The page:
Executive Director Richard Banz said the research center will be the museum’s first expansion since 2003, when an educational center for children was built. The research center will be a place where history buffs can access records, documents, photographs, news articles and other artifacts with the help of museum staff.
The museum is the only history museum in the state affiliated with the Smithsonian Institution, Banz said.
Through donations — primarily from the Southern Railroad Historical Association, Norfolk Southern, the Kennesaw Museum Foundation, the city of Kennesaw, Georgia Power, the Vaughan Foundation and a few others — museum officials have collected $1.1 million for the research center expansion project, Banz said.
One donor stood out, he said. Gary Eubanks, an attorney in Marietta, donated $40,000 for the operations of the center. His contribution helps with utility costs, staff salaries and purchasing equipment for storing the artifacts.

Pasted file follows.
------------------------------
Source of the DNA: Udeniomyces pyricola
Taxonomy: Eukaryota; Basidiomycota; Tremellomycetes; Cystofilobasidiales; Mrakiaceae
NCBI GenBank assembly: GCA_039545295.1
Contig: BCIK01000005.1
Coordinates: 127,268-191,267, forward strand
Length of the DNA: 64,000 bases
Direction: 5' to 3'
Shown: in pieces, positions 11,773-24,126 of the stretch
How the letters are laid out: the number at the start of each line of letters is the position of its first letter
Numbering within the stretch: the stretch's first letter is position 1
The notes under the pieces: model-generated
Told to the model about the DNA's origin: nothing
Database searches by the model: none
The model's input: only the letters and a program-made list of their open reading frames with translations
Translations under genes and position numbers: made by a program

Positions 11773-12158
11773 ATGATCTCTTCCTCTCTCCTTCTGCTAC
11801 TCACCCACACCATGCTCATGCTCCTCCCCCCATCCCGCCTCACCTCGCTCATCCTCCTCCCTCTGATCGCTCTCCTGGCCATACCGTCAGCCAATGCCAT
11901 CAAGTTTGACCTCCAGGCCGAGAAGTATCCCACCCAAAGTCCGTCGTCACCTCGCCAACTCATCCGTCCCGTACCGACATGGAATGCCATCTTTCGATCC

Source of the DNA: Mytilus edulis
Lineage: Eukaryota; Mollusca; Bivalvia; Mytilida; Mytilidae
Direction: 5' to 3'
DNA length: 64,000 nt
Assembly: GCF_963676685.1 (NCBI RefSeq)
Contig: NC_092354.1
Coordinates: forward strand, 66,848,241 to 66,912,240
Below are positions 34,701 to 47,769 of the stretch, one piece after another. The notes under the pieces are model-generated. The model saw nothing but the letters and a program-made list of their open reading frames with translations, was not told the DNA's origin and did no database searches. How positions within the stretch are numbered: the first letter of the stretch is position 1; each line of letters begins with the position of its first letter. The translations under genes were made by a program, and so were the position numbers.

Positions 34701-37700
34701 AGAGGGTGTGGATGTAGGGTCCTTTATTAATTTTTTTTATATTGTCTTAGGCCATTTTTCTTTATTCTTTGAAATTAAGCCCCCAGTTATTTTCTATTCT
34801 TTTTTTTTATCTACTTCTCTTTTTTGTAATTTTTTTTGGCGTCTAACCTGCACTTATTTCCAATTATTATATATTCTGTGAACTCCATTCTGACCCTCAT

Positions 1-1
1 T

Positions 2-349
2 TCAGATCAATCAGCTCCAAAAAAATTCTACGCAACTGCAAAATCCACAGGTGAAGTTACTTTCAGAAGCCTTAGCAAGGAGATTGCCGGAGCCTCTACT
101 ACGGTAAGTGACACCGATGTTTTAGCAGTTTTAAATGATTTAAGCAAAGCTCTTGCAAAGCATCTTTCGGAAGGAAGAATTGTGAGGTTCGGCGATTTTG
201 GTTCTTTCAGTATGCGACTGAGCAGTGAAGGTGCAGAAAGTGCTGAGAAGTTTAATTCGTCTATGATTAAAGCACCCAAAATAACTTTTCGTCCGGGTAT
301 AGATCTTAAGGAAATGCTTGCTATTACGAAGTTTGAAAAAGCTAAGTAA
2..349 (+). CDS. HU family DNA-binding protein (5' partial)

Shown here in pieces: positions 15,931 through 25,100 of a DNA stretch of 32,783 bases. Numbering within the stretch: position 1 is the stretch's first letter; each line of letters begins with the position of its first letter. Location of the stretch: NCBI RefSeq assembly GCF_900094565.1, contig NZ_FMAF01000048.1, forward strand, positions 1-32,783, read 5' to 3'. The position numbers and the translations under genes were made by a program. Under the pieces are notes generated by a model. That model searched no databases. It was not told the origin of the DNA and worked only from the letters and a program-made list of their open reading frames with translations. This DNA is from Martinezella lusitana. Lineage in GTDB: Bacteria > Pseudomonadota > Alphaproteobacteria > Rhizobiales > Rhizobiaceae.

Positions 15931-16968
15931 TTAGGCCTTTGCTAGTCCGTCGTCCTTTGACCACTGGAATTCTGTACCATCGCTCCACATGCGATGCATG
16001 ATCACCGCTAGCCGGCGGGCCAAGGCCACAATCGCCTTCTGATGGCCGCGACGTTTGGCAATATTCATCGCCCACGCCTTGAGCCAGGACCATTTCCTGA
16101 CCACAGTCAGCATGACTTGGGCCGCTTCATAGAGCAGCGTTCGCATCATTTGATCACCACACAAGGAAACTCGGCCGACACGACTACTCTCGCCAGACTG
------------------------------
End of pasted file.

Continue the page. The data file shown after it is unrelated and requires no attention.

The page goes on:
“Most museums or research facilities like this are closing down,” Banz said. “We’re going in the other direction.”
The center will have search aids similar to a library card catalog for people to find what they’re looking for, he said. The artifacts are in a warehouse, but the goal with the center expansion is to make them permanently accessible.
“There are papers from all the past presidents of the Southern Railroad, nearly a million photos of old railroads, blueprints of cars, information about the role railroads played in civil rights and news articles about Jim Crow laws,” he said.
To add a personal touch, museum staff has collected letters from soldiers and families during the Civil War, military diaries and photos, along with other family donations. Examples include family donations of medals of honor from those fighting for railroad policies.
Curious citizens, historians or Smithsonian staff have come to conduct research in the past, Banz said. There have also been people trying to make models of locomotives who have been able to do so with blueprints from the Kennesaw museum.
Artifacts date back as far as the 1830s, he said.
A groundbreaking will take place later this year, and construction will take nearly nine months, Banz said. The museum staff doesn’t have a date yet for the groundbreaking.